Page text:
Sandy was a long-time catcher in baseball throughout the 90s who enjoyed a career that included six All-Star appearances, the 1990 AL Rookie of the Year award and an induction into the Cleveland Indians Hall of Fame. He has been well acclaimed while acting as the first-base coach for his Indians and has surely been mentioned in the White Sox position. He recently received a promotion to bench coach in Cleveland.

    If there's anything I know about the Alomar family, especially from his brother, the Hall of Famer Roberto, it's that they are quite fiery, which would be very positive in the Red Sox success. It has often been said that catchers make the strongest managers because of their leadership and knowledge of the game, and it is also possible that Alomar would connect well with the Hispanic players that play a big role on the Sox, like David Ortiz, Adrian Gonzalez, Marco Scutaro and Alfredo Aceves.

No. 5 Joe Torre

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    Yes, it's crazy.

    But it may actually be plausible. Maybe.

    Joe Torre would bring a major stir in Boston, and every Red Sox fan I have talked to would be incredibly excited if this were to happen. Things didn't end well in New York for Torre, and I'm sure there is a flame inside of him that would love to have a chance to take the "Evil Empire" down.

    That being said, Torre is 71 years old and has a very good job with MLB right now. It would be hard to pry him away from that, and at his age, the Sox would only be able to use him for a few years.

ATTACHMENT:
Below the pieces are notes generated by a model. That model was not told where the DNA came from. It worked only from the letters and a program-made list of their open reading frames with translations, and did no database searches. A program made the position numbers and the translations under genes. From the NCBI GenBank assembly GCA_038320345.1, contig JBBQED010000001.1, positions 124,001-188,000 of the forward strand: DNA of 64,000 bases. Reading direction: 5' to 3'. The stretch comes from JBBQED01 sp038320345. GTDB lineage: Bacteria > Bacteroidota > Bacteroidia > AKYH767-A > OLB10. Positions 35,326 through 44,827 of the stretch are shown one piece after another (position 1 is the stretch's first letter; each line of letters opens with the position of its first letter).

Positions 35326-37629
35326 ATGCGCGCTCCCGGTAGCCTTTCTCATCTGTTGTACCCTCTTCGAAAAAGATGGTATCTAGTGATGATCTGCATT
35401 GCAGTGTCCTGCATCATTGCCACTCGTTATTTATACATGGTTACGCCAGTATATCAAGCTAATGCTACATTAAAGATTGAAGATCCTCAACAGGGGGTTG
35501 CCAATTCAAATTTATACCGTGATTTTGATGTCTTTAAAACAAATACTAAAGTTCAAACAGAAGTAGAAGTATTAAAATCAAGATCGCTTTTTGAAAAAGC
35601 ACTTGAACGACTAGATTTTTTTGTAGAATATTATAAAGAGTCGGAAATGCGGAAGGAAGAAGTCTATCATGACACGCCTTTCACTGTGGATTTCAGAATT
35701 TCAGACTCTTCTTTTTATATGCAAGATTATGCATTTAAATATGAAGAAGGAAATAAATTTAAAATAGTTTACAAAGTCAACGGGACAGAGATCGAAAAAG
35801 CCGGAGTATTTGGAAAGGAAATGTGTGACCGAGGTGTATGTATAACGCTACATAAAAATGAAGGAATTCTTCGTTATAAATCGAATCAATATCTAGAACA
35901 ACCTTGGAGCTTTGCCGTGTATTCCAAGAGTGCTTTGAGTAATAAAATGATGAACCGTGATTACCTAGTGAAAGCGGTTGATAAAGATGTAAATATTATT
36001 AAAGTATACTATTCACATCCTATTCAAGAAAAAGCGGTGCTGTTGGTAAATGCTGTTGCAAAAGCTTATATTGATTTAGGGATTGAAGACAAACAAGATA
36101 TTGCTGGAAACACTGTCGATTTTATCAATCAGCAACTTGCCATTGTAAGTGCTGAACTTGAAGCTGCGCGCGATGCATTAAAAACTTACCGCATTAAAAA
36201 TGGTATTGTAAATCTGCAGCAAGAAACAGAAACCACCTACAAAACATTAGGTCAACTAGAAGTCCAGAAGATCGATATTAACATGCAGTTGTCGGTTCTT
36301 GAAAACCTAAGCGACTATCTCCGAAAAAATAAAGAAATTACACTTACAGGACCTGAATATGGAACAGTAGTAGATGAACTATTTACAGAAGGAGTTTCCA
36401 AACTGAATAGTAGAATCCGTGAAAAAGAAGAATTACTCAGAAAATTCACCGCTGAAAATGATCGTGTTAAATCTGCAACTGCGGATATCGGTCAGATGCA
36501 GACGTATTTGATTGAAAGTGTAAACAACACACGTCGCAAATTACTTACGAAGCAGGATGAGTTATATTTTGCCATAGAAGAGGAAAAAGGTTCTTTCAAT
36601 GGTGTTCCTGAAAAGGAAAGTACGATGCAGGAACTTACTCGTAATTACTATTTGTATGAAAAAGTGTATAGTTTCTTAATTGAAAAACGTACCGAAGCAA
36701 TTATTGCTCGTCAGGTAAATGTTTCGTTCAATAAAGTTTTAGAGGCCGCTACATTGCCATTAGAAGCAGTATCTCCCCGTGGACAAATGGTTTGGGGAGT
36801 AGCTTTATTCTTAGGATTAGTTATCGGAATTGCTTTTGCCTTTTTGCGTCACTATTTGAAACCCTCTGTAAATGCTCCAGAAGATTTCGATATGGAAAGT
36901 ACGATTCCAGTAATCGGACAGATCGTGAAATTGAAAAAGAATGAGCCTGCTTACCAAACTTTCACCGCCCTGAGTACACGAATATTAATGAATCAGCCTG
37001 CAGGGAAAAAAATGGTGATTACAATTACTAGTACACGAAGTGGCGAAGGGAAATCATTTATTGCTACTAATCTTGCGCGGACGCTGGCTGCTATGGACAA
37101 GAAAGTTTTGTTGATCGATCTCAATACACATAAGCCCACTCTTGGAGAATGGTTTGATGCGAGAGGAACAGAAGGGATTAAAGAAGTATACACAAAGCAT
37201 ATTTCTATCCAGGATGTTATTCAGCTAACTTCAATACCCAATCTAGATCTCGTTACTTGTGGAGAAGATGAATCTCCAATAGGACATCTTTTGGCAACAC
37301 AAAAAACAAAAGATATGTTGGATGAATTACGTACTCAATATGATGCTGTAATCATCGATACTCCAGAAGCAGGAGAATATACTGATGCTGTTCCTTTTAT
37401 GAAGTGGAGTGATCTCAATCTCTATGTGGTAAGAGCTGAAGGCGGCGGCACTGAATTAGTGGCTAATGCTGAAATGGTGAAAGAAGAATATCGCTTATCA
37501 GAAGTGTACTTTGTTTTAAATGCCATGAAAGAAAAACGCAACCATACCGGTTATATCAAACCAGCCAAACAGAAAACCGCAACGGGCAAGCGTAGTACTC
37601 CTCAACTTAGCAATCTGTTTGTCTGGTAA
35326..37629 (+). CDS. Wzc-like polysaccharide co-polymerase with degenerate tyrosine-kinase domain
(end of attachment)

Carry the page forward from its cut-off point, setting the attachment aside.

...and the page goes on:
Unless they have a young guy (Jason Varitek?) that is willing to sit behind and learn from Torre for two or three years, in preparation to be the new manager, I don't see the Red Sox going with a guy that would be this short term.

Other Possibilities

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    Eh, just some other names I've either heard thrown around or will throw out there myself.

    Demarlo Hale and Tim Bogar are the only internal options, and while both have managerial potentials, I see the Red Sox making a bigger move than this.

    Jim Riggleman, former Nationals manager

    Alan Trammell, current Diamondbacks bench coach

    Lou Piniella, former long time Manager

    Pete Mackanin, current Phillies bench coach

    Don Baylor, current Diamondbacks hitting coach

    Trey Hillman, current Dodgers bench coach, former Royals manager

    John Gibbons, former Blue Jays manager (currently in Royals org.)

    Lloyd McClendon, former Pirates manager, current Tigers hitting coach

    Glenn Hoffman, current Padres third-base coach (only if his brother comes too)

    Jason Varitek? You never know.

    Please comment with any other ideas!